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What jobs/ companies are good for single mums with no family support?

(8 Posts)
EmilieElephant Tue 30-Jun-15 23:19:32

Hello, am new here!

I have been out of work for nine years - I have an older child on the autistic spectrum and just as my child was starting at school, i had another baby, now a toddler. They are 9 and 2.

We are doing fine on benefits - we get DLA, carers, income support, CTC etc and it is plenty to get by and even save a tiny bit.

However after nine years out of work -I am absolutely desperate to get a job!!! I can't get a new tenancy, never meet any adults, a mortgage is out of the question.... and it is just a self respect thing. I want to be able to provide for my family.

However sadly my WHOLE family live abroad (i was born n raised here) the kids dads are not involved, and if say i had to take the day off to look after the kids for any reason, i can't imagine many employers being very understanding. There is literally nobody else here who would or could look after them!

The second issue is finding a job with the right hours for mums. I am not at all flexible in the hours i can do - it needs to have hours between 9 and 5 monday to friday and the same hours every week

I also do not drive sad

I am absolutely stumped. I have a degree from one of the top universities in the world, but have only ever worked in retail- as soon as i finished my degree I got pregnant! However I am terrified of getting a "good" job as the employers would tire of me having to take time off for kids constantly, i know there are laws against this but i hate the thought of being resented in the workplace. also i do not get a lot of sleep as my toddler is still often up in the night.

Can anyone suggest anything at all? All I can think of is supermarkets, but i cannot bear the thought of this as the bright lights give me headaches - i have worked in them before and it was hell because of this. Wrking in a school is not an option as much as i love them i don't think i could cope being around kids all day, i tried teaching and it just was not for me.

It has to be 24 hours a week or more otherwise i will be worse off.

don't know where to start. any help appreciated however outlandish!!

Thank you! Emilie x

Starlightbright1 Wed 01-Jul-15 07:59:54

I work as a childminder for the same reasons as you, although you say you wouldn't want the children so not sure that is an option.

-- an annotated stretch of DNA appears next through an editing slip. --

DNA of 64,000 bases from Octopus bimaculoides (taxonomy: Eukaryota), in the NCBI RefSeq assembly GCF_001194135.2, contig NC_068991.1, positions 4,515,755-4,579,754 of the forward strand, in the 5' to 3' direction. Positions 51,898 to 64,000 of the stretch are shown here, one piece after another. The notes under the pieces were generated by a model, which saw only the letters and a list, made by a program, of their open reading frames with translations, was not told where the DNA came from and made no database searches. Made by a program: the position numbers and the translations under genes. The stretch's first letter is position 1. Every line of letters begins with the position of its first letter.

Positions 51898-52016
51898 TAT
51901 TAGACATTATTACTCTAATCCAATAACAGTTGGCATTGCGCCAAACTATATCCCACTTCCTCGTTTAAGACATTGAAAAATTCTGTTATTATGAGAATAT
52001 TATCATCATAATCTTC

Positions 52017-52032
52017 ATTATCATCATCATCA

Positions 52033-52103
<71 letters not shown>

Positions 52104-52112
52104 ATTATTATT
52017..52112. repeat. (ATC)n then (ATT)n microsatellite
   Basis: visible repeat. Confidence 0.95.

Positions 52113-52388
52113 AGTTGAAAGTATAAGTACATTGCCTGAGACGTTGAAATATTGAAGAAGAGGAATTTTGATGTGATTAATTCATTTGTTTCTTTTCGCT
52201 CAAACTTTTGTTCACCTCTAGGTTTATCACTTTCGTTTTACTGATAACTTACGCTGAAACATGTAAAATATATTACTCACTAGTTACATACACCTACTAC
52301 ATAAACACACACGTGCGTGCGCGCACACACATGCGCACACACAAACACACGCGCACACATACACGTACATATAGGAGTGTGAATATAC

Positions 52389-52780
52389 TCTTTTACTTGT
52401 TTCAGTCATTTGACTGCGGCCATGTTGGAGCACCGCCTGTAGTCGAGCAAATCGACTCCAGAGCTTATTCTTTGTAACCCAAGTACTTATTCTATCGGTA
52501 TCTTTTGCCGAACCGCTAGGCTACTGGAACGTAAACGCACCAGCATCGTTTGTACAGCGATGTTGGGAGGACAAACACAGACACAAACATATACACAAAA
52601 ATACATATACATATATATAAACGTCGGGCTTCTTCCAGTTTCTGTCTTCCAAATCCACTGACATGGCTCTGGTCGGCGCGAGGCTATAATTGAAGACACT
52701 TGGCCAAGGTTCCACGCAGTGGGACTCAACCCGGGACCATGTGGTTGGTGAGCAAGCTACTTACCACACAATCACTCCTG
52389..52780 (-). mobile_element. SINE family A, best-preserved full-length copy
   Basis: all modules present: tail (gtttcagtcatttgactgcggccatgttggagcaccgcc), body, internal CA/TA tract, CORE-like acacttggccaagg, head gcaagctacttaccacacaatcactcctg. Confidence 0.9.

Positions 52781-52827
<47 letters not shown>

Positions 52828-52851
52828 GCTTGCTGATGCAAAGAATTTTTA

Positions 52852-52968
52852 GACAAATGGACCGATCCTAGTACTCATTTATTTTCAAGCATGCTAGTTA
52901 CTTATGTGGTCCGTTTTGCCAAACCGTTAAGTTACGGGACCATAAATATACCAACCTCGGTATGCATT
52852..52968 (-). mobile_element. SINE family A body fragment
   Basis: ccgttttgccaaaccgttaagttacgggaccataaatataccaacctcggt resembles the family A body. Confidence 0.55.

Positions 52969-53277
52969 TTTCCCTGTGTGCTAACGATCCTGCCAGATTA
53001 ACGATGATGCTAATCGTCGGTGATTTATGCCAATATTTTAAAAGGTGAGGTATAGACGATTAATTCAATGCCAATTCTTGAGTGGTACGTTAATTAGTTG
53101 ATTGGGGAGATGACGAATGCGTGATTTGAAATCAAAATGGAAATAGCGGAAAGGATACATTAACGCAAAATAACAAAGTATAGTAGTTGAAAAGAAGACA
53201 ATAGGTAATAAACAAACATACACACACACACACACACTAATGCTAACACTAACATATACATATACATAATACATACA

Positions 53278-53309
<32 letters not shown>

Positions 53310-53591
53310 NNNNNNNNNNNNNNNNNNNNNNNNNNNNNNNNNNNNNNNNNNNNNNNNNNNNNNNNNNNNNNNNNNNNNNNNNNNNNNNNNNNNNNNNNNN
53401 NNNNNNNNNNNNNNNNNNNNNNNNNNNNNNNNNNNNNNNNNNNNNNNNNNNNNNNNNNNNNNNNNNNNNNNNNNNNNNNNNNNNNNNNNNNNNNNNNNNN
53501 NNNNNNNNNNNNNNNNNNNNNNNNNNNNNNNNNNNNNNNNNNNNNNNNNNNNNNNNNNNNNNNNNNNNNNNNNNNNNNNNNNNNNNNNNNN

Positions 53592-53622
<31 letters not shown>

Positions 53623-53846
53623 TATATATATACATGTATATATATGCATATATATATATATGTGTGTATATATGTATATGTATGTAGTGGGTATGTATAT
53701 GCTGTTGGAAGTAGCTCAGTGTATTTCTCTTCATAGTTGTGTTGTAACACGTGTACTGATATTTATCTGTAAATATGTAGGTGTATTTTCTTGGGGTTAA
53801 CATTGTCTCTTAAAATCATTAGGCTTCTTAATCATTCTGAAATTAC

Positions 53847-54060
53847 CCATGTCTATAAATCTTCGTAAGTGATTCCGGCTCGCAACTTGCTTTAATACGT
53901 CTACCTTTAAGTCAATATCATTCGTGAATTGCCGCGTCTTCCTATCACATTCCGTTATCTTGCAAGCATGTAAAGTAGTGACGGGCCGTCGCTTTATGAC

Candra Wed 01-Jul-15 08:06:36

You could try voluntary work whilst looking for something.

puthyjip43 Wed 01-Jul-15 08:08:49

Universities are great places to work and provide flexibility for working mums plus plenty of leave entitlements

YesThisIsMe Wed 01-Jul-15 08:15:03

Have you looked at non-Supermarket retail? Waterstones for example if you've got a high status degree.

addictedtosugar Wed 01-Jul-15 09:09:23

Can you give an indication as to what your degree is in? Arts? Humanities? Science?
Do you actually need 9-5, or could you start slightly earlier? I tend to work 8-4.
Office work? Admin? I have no experience, but I understand public sector working can be more ameniable to term time only, or PT jobs.
What jobs pop up if you type your degree into a job search site or careers site?

Could you do some training now, with the aim to start work when your youngest starts school? FT childcare for pre school kids can be cripling!

Could you start your own business? Holiday pet care? Dog walking? Cleaning? Avon/pheonix/tupperware type stuff? Would that generate enough money?

cestlavielife Wed 01-Jul-15 14:10:50

an office based admin job is best as you can work from home in some cases and it should not make too much difference if you need to take a day off. whereas if you have direct clients like retail and you need to be on the shop floor at certain times or childminding you wont be able to keep letting them down. look at local paper for admin type jobs eg local council, secretary at hospital, etc .

top degree wont help directly you will have to get entry level because of the requirement for experience... but you can show some evidence of organizational skills thru having disabled child etc... also check if anything running locally in terms of schemes for getting back to work.

cestlavielife Wed 01-Jul-15 14:12:28

also you need to train up a babysitter and friends who can take your kids (perhaps on a swap basis) ...if you getting dla then ask for direct payments to pay a trained person after school.

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